One is immediately struck by Agias's contrapposto stance, in which his right leg is supporting his weight. The strong S-curve of his torso creates a double shift in weight, an innovation introduced in the 4th century BCE. Upon closer inspection, the figure conveys a latent physical power that is intentionally held at bay. Perhaps the most arresting aspect of Agias is his convincing three-dimensionality. Historically, freestanding figures were intended to be viewed frontally. Unlike earlier figures, however, Agias maintains the same absolute visual integrity when examined from any angle.


Amazonomachy Frieze

400 BCE
From the Temple of Apollo Epikourios at Bassai (Bassae) in Phigaleia
Plaster cast from marble original in the British Museum, London
51 x 58 x 12 1/2 inches (129.5 x 147.3 x 31.8 cm)
Gift of the Metropolitan Museum of Art, 2004


The Amazonomachy frieze comes from the Doric temple of Apollo Epikourios at Bassai (Bassae) in Phigaleia. Dating to approximately 400 BCE, the temple was built mainly out of a dark grey local limestone covered in a stucco finish. The sculpted elements in the temple, such as the capitals on the columns and the interior frieze were carved from marble. The frieze was designed for the interior of the cella, which is attributed to the architect Iktinos, the architect of the Parthenon.

A few distinct characteristics make the temple at Bassai unique. The temple faces north and south instead of east and west, and the main room includes an interior alcove. The alcove is defined by the placement of a single Corinthian column on the central axis (which is the earliest known use of this particular column style). The inner room of the temple contains a row of engaged Ionic columns with marble capitals which support an extensive interior frieze.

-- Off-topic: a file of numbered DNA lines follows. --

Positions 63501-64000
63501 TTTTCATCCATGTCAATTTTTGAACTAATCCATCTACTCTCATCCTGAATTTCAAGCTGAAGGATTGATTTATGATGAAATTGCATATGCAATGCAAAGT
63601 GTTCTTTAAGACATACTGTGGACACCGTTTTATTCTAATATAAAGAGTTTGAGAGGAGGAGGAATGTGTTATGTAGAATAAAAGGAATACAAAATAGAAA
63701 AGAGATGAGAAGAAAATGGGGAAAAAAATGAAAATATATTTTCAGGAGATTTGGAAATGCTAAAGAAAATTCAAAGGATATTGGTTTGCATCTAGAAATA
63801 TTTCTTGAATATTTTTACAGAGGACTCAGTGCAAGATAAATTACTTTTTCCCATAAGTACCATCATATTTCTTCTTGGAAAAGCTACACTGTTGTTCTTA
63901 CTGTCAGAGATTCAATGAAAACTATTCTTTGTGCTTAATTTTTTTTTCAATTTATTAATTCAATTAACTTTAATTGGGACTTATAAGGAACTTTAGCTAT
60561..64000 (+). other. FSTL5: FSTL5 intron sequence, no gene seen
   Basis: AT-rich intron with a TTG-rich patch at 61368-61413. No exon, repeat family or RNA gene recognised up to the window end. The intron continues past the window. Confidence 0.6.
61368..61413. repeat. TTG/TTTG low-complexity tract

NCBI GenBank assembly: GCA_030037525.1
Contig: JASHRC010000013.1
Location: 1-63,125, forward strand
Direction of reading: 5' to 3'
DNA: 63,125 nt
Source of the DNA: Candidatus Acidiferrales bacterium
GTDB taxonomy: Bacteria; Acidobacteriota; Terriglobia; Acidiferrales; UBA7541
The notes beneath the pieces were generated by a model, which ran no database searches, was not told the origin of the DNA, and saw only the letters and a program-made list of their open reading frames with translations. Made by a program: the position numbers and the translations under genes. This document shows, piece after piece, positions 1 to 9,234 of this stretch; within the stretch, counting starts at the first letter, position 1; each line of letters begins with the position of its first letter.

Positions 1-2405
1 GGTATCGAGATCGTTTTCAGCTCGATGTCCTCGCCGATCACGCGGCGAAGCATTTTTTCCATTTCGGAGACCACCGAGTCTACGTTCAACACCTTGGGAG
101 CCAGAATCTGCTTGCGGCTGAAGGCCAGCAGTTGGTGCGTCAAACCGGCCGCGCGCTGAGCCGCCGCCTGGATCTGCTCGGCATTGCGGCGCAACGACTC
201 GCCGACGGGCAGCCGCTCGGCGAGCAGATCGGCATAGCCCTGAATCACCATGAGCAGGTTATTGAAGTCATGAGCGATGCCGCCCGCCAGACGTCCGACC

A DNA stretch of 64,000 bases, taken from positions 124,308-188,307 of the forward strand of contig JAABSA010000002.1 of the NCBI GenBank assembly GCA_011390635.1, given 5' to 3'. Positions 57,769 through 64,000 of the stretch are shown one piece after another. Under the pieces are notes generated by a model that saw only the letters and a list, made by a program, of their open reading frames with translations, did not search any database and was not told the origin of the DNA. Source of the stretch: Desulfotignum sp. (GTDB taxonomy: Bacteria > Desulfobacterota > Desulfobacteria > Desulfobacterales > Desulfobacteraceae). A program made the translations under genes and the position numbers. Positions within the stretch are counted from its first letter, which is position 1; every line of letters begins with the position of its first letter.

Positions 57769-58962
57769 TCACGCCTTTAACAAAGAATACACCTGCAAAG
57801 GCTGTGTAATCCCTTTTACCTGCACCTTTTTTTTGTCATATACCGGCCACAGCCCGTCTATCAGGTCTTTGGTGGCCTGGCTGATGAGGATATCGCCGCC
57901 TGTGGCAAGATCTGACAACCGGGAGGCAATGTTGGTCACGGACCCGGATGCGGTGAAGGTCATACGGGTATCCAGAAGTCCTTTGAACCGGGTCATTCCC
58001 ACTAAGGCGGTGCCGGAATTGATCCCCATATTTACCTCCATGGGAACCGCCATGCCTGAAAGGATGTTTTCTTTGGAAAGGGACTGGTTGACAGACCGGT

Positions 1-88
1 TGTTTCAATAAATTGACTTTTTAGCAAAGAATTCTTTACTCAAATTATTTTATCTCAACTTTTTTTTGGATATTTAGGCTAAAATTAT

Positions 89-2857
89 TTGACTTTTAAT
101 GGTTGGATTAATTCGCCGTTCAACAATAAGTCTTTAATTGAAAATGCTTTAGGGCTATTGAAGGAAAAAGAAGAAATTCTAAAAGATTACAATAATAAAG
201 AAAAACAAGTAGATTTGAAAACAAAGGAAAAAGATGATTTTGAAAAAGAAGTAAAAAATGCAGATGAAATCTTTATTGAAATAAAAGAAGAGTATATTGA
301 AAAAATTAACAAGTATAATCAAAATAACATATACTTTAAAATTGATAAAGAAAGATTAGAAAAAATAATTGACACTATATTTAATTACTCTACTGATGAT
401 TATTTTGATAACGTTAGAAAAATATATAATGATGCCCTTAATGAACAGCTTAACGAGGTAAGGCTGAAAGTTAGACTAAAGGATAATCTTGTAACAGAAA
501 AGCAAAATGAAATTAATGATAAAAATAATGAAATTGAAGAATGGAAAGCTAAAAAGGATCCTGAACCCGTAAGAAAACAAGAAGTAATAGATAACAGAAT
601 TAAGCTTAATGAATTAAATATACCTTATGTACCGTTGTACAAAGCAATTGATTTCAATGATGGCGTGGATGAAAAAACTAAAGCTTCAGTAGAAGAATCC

Two mythological battles are illustrated in the frieze: a Centauromachy and an Amazonomachy. Our block is taken from a pitched battle in the Amazonomachy where neither Amazon nor Greek has yet gained the upper hand. The exact order in which these two themes were arranged remains the subject of debate. Although the frieze is carved in high-relief, it was placed at a considerable height and would not have been well lit, thus making it difficult to see. The execution of the frieze blocks is rough and the pieces are carved in thick curves and lines. While the subject of the Amazonomachy is uncertain, it is thought to depict an attack on Themiskyra by Herakles. Themiskyra was the Amazon capital on the coast of the Black Sea.


Attributed to Praxiteles or a follower (Greek, active c. 375-340 BCE)

340-300 BCE
From the Ploutonion at Eleusis
Plaster cast from marble original in the National Archaeological Museum (no. 181), Athens
25 x 17 x 10 inches (63.5 x 43.2 x 25.4 cm)
Lent by the Metropolitan Museum of Art (L1991.21)